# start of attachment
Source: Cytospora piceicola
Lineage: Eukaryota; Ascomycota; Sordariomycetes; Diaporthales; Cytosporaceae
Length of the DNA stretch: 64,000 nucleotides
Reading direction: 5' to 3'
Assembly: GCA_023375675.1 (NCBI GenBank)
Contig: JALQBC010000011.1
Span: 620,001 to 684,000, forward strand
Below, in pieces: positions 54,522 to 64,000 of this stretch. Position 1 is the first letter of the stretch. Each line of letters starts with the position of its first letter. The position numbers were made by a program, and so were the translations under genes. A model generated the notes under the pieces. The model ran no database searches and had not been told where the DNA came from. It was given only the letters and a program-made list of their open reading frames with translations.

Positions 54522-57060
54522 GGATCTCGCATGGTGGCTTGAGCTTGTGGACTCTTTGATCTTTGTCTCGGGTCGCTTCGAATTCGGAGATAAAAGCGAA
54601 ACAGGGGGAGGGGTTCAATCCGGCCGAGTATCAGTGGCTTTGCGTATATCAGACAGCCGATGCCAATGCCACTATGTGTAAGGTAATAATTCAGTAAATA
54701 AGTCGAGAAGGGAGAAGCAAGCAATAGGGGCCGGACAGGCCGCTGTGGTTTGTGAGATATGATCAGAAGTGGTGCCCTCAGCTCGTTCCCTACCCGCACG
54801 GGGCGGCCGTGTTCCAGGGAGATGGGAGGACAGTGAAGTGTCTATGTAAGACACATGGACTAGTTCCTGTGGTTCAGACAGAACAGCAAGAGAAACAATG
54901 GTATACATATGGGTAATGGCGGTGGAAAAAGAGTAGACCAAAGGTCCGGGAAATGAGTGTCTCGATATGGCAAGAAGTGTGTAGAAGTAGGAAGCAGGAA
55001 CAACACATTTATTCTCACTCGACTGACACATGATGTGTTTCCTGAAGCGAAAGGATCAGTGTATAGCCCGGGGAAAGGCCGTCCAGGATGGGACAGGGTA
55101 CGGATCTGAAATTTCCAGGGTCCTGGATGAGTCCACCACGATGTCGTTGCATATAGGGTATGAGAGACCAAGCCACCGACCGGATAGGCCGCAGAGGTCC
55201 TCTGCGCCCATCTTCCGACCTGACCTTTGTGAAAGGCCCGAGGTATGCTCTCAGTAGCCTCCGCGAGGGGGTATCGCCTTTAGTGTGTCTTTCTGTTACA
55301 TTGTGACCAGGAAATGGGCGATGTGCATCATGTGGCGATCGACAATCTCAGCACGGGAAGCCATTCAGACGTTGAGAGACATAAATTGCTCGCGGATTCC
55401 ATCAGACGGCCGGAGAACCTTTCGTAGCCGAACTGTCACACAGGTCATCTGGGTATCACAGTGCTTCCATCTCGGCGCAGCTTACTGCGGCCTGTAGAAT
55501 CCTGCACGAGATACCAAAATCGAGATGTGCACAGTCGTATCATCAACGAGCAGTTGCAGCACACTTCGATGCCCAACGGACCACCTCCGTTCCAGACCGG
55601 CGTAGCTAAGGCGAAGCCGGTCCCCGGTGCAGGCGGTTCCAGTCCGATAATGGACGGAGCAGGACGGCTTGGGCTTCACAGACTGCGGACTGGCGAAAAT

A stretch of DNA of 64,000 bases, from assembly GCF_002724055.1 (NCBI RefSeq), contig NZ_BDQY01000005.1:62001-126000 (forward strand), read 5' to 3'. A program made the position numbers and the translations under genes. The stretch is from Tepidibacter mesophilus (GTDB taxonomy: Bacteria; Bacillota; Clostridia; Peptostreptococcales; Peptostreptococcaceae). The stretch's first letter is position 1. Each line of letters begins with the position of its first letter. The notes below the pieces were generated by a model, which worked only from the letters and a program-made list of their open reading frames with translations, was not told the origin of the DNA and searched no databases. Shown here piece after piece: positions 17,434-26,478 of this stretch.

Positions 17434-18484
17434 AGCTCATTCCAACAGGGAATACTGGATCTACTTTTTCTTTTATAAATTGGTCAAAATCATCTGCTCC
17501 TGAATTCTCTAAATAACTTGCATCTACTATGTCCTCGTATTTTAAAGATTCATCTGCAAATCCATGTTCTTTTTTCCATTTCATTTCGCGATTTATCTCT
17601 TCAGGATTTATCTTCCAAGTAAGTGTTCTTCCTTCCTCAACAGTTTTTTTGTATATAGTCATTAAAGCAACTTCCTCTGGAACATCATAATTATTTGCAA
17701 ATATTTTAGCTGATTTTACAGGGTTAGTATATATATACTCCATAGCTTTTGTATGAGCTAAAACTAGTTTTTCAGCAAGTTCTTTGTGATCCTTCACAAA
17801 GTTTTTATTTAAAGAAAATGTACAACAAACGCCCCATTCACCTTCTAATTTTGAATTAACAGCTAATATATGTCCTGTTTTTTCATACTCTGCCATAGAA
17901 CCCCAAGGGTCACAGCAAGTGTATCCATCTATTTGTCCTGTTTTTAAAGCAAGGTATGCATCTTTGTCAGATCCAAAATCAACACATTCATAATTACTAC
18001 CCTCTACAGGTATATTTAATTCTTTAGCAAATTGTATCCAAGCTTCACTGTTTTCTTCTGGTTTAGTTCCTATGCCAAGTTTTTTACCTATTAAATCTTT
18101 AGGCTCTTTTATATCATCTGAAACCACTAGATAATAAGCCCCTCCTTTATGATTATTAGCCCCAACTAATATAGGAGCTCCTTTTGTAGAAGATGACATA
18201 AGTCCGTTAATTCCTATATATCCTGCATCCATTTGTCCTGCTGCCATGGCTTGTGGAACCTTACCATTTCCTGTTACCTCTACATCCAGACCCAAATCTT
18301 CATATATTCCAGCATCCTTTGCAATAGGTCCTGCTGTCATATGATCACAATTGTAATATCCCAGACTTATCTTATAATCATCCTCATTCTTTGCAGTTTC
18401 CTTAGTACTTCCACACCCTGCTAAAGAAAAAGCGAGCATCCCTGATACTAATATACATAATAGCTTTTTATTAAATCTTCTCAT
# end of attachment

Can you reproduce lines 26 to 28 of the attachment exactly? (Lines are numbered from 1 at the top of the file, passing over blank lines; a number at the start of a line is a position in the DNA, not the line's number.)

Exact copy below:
17601 TCAGGATTTATCTTCCAAGTAAGTGTTCTTCCTTCCTCAACAGTTTTTTTGTATATAGTCATTAAAGCAACTTCCTCTGGAACATCATAATTATTTGCAA
17701 ATATTTTAGCTGATTTTACAGGGTTAGTATATATATACTCCATAGCTTTTGTATGAGCTAAAACTAGTTTTTCAGCAAGTTCTTTGTGATCCTTCACAAA
17801 GTTTTTATTTAAAGAAAATGTACAACAAACGCCCCATTCACCTTCTAATTTTGAATTAACAGCTAATATATGTCCTGTTTTTTCATACTCTGCCATAGAA